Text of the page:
How many rem cycles do you need
What is REM Sleep? How Much Do You Need?What is REM Sleep? How Much Do You Need? | WHOOP
November 19, 2021
Everything you want to know about REM sleep.
REM sleep, which means “rapid eye movement sleep,” is one of the 4 stages of sleep (along with light, deep and wake) that your body’s sleep cycles consist of. It is known as the “mentally restorative” stage of sleep when the brain converts short-term memories into long-term ones. Your brain is very active during REM sleep and it is when the most vivid dreams occur.
The Sleep Stages
Something many people don’t realize is that REM sleep and deep sleep (also referred to as slow wave sleep) are very different stages of sleep. Deep sleep is the “physically restorative” stage when muscles repair themselves and cells regenerate. It follows light sleep and precedes REM sleep in a normal sleep cycle, and unlike REM when your heart and respiratory rate speed up, during deep sleep they both slow down.
Why is REM Sleep Important?
REM sleep is the time when new learnings from the day are committed to long-term memory. Beyond the obvious value this has for anyone, it’s significant to athletes from the perspective of technical skills worked on or practiced that day–they are retained during REM sleep, so failing to get the proper amount at night can prevent you from seeing the benefits of your practice that day.
More generally speaking, there’s been research to suggest that when people are deprived of REM sleep they have trouble recollecting things they are taught before falling asleep.
The following physiological changes occur during the REM stage of sleep:
- Eyes move rapidly back and forth behind closed eyelids
- Heart rate and blood pressure rise to levels nearly as high as when you’re awake
- Respiratory rate speeds up and becomes erratic
- Brain consumes more oxygen and its activity increases significantly
- Face and limbs may twitch
Below is a chart representing brain waves measured by an EEG when a person is awake, in REM sleep, and in non-REM sleep:
Brain waves from an EEG are similar when a person is awake and in REM sleep.
Your brain is almost as active in rapid eye movement sleep as when it’s awake, which is why most dreaming happens during this time. As a precautionary measure, part of the brain also sends signals to immobilize your arms and legs in order to prevent you from acting out your dreams (REM sleep behavior disorder). For these reasons, REM sleep is sometimes called paradoxical sleep.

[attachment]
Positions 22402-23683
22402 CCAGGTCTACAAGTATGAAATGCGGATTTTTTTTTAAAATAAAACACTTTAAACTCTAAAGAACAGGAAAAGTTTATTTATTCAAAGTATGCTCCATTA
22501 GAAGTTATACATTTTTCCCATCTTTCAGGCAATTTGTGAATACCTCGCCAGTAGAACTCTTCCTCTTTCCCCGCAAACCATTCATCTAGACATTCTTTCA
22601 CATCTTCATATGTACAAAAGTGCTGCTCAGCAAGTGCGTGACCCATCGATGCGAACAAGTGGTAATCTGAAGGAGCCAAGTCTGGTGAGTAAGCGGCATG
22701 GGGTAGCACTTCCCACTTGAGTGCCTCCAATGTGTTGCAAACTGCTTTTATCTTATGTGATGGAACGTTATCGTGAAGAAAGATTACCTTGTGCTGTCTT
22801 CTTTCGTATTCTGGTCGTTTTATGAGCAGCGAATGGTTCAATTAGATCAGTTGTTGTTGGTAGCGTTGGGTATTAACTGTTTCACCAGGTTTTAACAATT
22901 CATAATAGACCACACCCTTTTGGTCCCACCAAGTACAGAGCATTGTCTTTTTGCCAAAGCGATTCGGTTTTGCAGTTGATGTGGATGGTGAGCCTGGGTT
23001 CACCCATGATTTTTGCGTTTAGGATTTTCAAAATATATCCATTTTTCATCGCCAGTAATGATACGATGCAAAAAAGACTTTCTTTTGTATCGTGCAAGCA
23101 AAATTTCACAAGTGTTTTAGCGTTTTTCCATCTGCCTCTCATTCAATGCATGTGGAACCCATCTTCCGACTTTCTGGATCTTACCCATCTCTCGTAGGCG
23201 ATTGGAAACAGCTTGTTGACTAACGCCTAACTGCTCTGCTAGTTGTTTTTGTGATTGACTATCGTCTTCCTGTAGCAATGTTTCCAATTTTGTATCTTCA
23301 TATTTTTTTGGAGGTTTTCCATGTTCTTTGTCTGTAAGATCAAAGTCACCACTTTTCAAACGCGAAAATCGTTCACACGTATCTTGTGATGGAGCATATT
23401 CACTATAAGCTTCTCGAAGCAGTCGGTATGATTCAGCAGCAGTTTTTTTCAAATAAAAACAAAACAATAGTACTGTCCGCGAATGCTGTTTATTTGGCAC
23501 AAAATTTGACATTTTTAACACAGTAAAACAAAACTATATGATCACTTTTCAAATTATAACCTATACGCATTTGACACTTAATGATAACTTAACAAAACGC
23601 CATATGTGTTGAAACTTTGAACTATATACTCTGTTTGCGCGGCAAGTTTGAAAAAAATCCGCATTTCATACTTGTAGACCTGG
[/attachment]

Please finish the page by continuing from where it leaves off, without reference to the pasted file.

How Much REM Sleep Do You Need?
You first enter REM sleep each usually within 90 minutes of falling asleep, and this period of REM only lasts about 10 minutes. On average you’ll go through 3-5 REM cycles per night, with each episode getting longer as the night progresses. The final one may last roughly an hour.
For healthy adults, spending 20-25% of your time asleep in the REM stage is a good goal. If you get 7-8 hours of sleep, around 90 minutes of that should be REM.
The normal amount of REM sleep also declines with age, beginning with infancy (when it may be greater than 50% of total sleep time) and extending all the way through adulthood.
How Much REM Sleep Should You Get a Night?
How Much Time Should You Spend in Each Stage of Sleep?
Effects of Lack of REM Sleep
As mentioned above, not getting enough REM sleep can negatively impact your brain’s ability to learn and create new memories.
Additionally, because the majority of your REM sleep tends to come towards the end of your night in bed (and after deep sleep, which your brain and body prioritize when you need to catch up on sleep), a lack of REM is often a sign of sleep deprivation. Chronic sleep deprivation has been linked to greater risk of obesity, Type 2 Diabetes, dementia, depression, cardiovascular disease and cancer.
There has also been research to show that insufficient REM sleep may cause migraines, and some medical conditions (sleep apnea for example) can have adverse effects on it.
How to Get More REM Sleep
Overall, whatever you can do to improve your sleep habits and behaviors will also help you get more REM sleep. This begins with simply making an effort to spend more time in bed. Here are 45 tips to help you sleep better.
There are also two other things in particular that stand out with how to increase REM sleep. The first is a concept we refer to as sleep consistency–going to bed and waking up at the same time each day (or a sleep schedule as close to that as possible). Your body functions more efficiently when it is on a regular schedule, and this applies to sleep as well. We ran an analysis of sleep data from 25,000 WHOOP members, and the results showed a significant rise in the nightly amount of REM sleep as the percentage of sleep consistency over a 4-day span increased:
Better sleep consistency allows for more REM sleep.
The second big thing is to stay away from alcohol before bed. When your body is forced to process alcohol during sleep, it has difficulty getting past light sleep and into the deeper stages.
Learn More: Tips to Increase REM Sleep
WHOOP TRacks How Much REM Sleep You’re Getting